Prayer is a gift God gave us, not because He needed to know the desires of our hearts, but because He knew what opening that line of communication could mean for us. In Matthew 26:39, we find an example of this as we read about Christ in the garden of Gethsemane, contemplating his soon approaching death. In His sorrow, He “…fell on His face, and prayed, saying, “O My Father, if it is possible, let this cup pass from Me; nevertheless, not as I will, but as You will.”
In that moment, Christ showed us that accepting God’s will meant that we would first have to face it, and that may not always be the most pleasant experience. God gave us prayer as a place to express the most pure and real versions of what is happening inside of our souls. We have the opportunity not only to be honest with God, but more importantly to be honest with ourselves. If we believe that God is omnipotent, then God already knows what is happening in our hearts. That doesn’t make the need for communication any less important.
Honesty in Prayer
So what is there to gain from honesty in prayer? Christ revealing His humanity under the weight of what was to come showed me that Christ needed to say that prayer way more than God needed to hear it. There is power in choosing to release our most private emotions in a spiritual capacity, allowing our souls the freedom to participate in the declaration of truth, commitment and honesty. Christ would not have been able to face the cross, if He couldn’t acknowledge the burdens within his own heart first. He understood that prayer is not just about asking for something and waiting to see what happens. It’s also an exercise in listening. Prayer requires that we learn how to hear God’s voice so we can recognize His will… and that is the ultimate act of spiritual discernment.
If we only use prayer as a way to communicate with God, we miss out on God communicating with us. I once read that prayer is when we speak to God and meditation is when He talks back. So I started meditating. I spent time in prayer, putting my requests, gratitude, and burdens out into the spiritual atmosphere and then I would sit silently in meditation, asking for God to enter into my soul so I could better understand His will. After a few weeks, something interested started to happen. The way I prayed started changing.
Think of praying as an outward reflection of internal character. When we are being selfish, our prayers are selfish. When we are hurt, our prayers are often angry, sarcastic, and melodramatic. When we are happy, our prayers are filled with gratitude. This type of prayer life is troubling because it makes for a volatile relationship. Our love of God is dependent upon what is happening at that exact moment in our lives. If we shouldn’t treat other people that way, then we shouldn’t choose this as a time to make God the exception.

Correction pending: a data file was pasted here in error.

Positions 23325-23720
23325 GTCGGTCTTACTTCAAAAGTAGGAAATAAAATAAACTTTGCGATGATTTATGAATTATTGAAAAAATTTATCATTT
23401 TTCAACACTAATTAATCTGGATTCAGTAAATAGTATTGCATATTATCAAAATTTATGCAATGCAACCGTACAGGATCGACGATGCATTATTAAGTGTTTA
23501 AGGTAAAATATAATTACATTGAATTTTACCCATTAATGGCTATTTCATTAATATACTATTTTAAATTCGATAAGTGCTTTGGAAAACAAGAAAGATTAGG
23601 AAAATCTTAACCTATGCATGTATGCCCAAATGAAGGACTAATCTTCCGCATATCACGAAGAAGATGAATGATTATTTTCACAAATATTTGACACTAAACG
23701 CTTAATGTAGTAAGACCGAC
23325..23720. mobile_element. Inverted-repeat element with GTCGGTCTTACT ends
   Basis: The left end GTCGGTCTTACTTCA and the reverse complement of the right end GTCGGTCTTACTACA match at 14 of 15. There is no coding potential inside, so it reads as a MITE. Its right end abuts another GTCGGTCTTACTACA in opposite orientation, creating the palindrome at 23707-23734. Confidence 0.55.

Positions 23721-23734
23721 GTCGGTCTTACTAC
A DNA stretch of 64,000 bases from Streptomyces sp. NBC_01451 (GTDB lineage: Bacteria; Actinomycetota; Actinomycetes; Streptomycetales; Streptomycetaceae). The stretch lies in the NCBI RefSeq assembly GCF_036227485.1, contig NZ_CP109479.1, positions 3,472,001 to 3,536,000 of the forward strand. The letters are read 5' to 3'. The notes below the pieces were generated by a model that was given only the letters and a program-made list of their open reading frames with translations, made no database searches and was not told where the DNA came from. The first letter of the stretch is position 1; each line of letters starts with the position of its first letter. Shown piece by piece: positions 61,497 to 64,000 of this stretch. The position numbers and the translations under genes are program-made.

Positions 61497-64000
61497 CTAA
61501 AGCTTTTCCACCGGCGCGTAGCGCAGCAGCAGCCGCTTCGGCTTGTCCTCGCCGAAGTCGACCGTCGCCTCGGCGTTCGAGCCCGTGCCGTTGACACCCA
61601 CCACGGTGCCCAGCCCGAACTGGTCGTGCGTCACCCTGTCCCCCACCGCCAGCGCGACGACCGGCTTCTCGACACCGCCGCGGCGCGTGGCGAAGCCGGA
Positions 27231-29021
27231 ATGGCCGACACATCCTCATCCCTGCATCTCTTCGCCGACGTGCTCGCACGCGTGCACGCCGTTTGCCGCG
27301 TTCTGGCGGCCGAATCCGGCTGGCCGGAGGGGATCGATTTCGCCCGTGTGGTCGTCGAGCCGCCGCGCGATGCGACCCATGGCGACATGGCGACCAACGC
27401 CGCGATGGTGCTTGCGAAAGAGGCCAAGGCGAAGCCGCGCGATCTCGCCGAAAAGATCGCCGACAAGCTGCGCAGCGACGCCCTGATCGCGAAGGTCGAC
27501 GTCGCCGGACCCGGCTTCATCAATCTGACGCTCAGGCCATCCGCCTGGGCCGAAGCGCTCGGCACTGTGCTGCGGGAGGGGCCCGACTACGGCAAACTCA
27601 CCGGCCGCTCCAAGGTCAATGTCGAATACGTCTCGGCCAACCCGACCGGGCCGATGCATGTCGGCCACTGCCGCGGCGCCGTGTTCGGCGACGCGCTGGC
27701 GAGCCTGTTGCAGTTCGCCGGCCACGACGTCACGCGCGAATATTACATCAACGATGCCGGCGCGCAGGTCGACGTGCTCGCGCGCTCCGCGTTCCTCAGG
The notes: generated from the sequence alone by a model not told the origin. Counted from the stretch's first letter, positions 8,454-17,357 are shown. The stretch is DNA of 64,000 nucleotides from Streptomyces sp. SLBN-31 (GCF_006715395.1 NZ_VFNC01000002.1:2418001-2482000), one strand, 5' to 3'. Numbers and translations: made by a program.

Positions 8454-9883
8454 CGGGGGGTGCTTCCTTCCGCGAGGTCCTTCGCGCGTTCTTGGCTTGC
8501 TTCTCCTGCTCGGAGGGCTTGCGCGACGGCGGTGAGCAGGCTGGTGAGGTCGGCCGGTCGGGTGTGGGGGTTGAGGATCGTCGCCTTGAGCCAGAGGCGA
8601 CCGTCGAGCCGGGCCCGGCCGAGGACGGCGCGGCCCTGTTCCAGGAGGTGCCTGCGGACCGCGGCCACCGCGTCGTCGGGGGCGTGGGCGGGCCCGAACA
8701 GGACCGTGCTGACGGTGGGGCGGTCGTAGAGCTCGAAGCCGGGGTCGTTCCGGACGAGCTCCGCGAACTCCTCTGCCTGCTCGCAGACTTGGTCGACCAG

Our Prayer Life
A sign of a healthy prayer life is not in us counting the amount of prayers that are answered, but the way in which our prayers change our outlook on life. This signals that something positive is happening on the inside that is making its way to the outside. We are able to express gratitude in what feels like the worst of circumstances. We can see God’s hand moving in the world around us, despite the challenges we may face. We share God’s love with others, whether our prayers have been answered or not, because our joy cannot be contained. We are honest with God. We don’t keep secrets. We don’t hold back. We become consistent in our communication with Christ because we are mirroring His consistency with us. And that consistency does not come in the form of receiving blessings, it comes from the reality of building character.
I will be the first to admit my “prayer life” has a troubled past. It’s been inconsistent, self-centered, and a serious source of contention. When in doubt, it is easy for us to feel dismayed. We forget that when God petitions us to ask, seek, and knock, He means Him, not anything or anyone else. If we ask God where He is, if we seek Him with all of our heart, if we knock on His door and ask Him to enter our lives, He will make sure to take care of us, beyond measure. He will not deny what is good for us, we just have to know that what He will provide may not always match up with what we desire. And that’s for the best. I’m learning more and more to be thankful for the no’s.
Does God Really Hear Me?
I’ve often been asked, does God really hear my prayers? Does He understand my concerns? Will He answer? Yes, He always answers. I no longer believe in the philosophy that there are periods of silence when He doesn’t answer. His responses may not make sense to us, it may be that He withholds what we want from us, but He never not answers. When we feel like we are in a waiting period, my suggestion would be to stop worrying and start listening. The Bible tells us not to be anxious for good reason. More than likely, God’s trying to redirect your path. He’s just waiting for you to take notice.
Creating Your Personalized Prayer Life
So how do you build a prayer life worth having? Simple. You start and then you commit. Carve out some time every day to communicate with God. Most importantly, seek the time to listen. With all of the distractions in our lives, listening becomes difficult. Spending quiet time with God when you aren’t thinking about relationships, school, work, or family problems can be quite challenging, but the results are rewarding. So sit back, close your eyes, and ask God to enter your soul. Just be ready for what He has to say. You may not always like it, but you’ll always need it.
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